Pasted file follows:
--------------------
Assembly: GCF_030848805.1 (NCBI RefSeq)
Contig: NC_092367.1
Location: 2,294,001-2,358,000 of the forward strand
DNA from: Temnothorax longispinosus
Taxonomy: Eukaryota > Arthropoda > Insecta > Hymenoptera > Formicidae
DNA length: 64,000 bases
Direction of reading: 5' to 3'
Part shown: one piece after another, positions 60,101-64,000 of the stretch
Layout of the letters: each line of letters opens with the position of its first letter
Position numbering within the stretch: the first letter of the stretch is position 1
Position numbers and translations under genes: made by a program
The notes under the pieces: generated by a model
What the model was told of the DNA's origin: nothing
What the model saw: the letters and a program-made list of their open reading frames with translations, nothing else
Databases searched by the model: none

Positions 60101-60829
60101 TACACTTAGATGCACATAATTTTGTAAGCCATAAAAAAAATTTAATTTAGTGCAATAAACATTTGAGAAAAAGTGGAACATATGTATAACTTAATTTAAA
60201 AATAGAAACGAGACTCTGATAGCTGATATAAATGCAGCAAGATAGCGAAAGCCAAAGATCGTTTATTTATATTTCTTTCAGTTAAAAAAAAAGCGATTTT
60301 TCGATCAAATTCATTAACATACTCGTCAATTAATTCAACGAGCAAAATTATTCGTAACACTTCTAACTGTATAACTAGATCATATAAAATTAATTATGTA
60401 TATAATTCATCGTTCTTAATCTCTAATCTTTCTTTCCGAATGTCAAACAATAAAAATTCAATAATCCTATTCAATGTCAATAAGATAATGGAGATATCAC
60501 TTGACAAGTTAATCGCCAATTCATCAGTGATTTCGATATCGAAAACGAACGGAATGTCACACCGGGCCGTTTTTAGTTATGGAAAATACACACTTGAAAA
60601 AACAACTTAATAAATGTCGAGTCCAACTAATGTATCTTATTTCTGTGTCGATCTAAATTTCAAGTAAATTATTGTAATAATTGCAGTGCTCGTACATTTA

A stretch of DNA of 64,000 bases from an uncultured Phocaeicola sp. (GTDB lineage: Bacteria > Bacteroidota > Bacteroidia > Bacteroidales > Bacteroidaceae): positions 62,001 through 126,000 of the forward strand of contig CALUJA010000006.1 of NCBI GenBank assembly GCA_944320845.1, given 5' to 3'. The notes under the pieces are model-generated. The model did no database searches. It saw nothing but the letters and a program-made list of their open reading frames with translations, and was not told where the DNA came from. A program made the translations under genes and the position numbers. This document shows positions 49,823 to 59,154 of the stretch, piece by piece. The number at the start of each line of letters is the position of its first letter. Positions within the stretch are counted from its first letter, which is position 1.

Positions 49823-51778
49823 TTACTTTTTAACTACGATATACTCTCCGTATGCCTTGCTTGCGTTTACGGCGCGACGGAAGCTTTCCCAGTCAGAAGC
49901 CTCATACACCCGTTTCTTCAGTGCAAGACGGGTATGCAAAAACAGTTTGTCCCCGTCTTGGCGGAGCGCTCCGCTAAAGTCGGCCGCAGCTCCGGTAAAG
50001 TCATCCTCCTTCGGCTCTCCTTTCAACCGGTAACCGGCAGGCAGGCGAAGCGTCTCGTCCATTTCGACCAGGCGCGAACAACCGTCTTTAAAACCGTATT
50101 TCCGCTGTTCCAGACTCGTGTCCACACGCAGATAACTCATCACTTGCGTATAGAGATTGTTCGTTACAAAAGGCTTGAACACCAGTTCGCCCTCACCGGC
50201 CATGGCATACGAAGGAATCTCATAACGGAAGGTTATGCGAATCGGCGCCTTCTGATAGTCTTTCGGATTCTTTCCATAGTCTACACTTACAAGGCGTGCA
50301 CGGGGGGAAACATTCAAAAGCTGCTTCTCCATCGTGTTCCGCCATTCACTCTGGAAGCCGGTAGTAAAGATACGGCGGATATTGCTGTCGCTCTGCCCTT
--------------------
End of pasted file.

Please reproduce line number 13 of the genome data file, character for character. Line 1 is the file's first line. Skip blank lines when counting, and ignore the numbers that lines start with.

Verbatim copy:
What the model was told of the DNA's origin: nothing